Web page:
From the Editors
Where do broken refrigerators go to die? What about old construction debris? These are some of the morbid questions the Ecosystem Marketplace team has pondered over the last month. What we found on our tours of a recycling center and a landfill is that there are some carbon-conscious undertakers out there who are making sure these throwaways don't pollute the atmosphere – and that someone gets paid for the offsets they produce.
Our first visit was to the Appliance Recycling Centers of America's (ARCA) Compton, California facility which has recycled over a million refrigerators over 21 years –and earned at least $1.3 million from carbon offset sales to date. These outdated fridges look innocuous, but those manufactured before the mid-90s likely contain R-12, a colorless chlorofluorocarbon that has dangerous heat-trapping capabilities and has since been banned. Destroying the R-12 trapped in old fridges allows ARCA to produce carbon offsets under California's cap-and-trade program.
Another visit was to the Hilltop Sand and Gravel landfill in Alexandria, Virginia, where the Gailliott family spent three decades collecting old destruction debris. After closing the landfill in 2010, owner Mike Gailliot did something he was not required to do by law: he capped his pile of debris and installed methane flaring equipment to burn off the gas into a less potent form, reducing its impact on the atmosphere by 95%. The voluntary project is verified under the Climate Action Reserve and generated 16,898 offsets during its first year of operation.
In ARCA's case, the offset buyers are motivated by their compliance obligation. Offsets created from the destruction of ozone depleting substances such as R-12 made up 60% of reported offset transactions under California cap-and-trade in 2014 with an average price of $9.7, according to analysis published earlier this year by Ecosystem Marketplace.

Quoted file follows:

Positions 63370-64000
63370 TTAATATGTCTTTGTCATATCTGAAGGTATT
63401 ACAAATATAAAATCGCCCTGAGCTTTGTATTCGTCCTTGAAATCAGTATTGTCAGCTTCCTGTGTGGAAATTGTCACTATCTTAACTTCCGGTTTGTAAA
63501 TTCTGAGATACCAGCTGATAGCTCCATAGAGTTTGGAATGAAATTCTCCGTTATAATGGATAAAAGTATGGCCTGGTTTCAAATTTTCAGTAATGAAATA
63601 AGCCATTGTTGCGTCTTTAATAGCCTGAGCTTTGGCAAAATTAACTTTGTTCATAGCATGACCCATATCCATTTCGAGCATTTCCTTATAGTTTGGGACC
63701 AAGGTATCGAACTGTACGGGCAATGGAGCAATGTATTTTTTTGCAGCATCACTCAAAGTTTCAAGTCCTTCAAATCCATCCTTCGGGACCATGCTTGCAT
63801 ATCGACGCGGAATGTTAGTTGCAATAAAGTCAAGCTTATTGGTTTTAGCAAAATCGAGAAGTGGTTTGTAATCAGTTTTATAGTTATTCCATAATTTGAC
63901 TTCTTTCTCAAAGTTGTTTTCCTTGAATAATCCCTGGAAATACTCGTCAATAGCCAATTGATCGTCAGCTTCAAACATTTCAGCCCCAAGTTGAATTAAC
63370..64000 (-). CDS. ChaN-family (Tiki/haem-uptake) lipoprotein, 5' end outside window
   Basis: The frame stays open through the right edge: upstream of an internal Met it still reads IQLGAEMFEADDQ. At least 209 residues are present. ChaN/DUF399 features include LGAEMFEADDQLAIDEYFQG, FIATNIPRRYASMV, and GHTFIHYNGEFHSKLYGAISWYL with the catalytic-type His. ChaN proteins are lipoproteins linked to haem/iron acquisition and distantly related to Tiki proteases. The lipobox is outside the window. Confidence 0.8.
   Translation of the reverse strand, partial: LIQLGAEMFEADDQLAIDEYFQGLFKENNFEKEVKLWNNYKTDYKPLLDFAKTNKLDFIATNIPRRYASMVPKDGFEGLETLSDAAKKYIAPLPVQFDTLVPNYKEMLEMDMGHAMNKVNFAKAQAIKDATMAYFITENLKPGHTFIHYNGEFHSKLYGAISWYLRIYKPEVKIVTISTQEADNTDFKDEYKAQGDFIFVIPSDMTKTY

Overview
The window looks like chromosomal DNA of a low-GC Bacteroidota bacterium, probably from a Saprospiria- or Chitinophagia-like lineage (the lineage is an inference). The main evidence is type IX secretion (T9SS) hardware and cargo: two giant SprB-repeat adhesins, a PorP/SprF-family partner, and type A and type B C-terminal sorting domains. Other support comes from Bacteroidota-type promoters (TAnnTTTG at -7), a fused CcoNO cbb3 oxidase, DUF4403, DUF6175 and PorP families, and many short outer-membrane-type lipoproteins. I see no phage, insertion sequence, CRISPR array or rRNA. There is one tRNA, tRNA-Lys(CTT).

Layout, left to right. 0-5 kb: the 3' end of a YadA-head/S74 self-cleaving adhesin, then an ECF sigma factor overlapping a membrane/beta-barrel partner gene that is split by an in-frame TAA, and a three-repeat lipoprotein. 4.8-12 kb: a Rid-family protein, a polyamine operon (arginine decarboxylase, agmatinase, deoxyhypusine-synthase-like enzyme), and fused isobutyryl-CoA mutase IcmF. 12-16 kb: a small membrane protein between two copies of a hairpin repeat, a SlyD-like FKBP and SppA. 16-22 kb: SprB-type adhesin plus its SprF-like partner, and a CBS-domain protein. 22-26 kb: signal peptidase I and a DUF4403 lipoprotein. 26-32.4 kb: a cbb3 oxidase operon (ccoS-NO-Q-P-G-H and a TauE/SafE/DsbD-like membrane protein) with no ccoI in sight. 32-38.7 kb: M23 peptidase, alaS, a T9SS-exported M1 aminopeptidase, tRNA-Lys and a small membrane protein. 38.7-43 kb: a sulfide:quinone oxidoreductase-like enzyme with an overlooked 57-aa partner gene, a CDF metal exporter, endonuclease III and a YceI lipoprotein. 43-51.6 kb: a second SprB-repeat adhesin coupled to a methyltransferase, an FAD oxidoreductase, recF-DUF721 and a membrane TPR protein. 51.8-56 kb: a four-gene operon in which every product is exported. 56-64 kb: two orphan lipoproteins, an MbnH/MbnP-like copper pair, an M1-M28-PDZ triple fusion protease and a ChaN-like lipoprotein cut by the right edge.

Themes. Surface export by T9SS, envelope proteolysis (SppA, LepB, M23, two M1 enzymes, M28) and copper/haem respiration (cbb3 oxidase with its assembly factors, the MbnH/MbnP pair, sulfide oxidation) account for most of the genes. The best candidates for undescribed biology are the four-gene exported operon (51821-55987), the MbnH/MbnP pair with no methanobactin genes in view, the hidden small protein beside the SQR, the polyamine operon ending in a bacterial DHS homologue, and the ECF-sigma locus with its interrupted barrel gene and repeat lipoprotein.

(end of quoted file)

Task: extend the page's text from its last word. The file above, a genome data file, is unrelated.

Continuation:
For Hilltop Sand and Gravel, the offset buyers are voluntary. The Gailliot family found a purchasing partner in WGL Energy, a supplier to the natural gas utility Washington Gas that serves the D.C. region. WGL automatically offsets a portion of its customers' emissions – 5% for residential customers and 3.5% for small commercial customers – and gives them the option to do more. Since the program started in 2010, WGL customers have voluntarily purchased more than 200,000 offsets, all from nearby sites.
"We wanted all the projects within a day's drive but also within the Chesapeake Bay watershed," said Alicia LaRoche, WGL's Green Products Manager.
News brief nuptials
Ecosystem Marketplace is excited to announce the official union of our V-Carbon and Forest Carbon News Briefs. The two newsletters have long flirted with each other's topics and readers, and it is finally time to tie the knot. Beginning in September, we will be launching an integrated newsletter, where you'll be able to get all the need-to-know news and analysis on carbon – particularly forest carbon – finance in a twice-monthly dose. If you are already receiving either newsletter in your inbox, there is nothing more you need to do to subscribe, but feel free to offer feedback on what you would like to see in our new format.
Wedding gifts are appreciated; please feel free to voice your support for the new union with a donation here. For $150/year, your organization's name and weblink will be listed in the newsletter for one year, reaching more than 10,000 readers biweekly.
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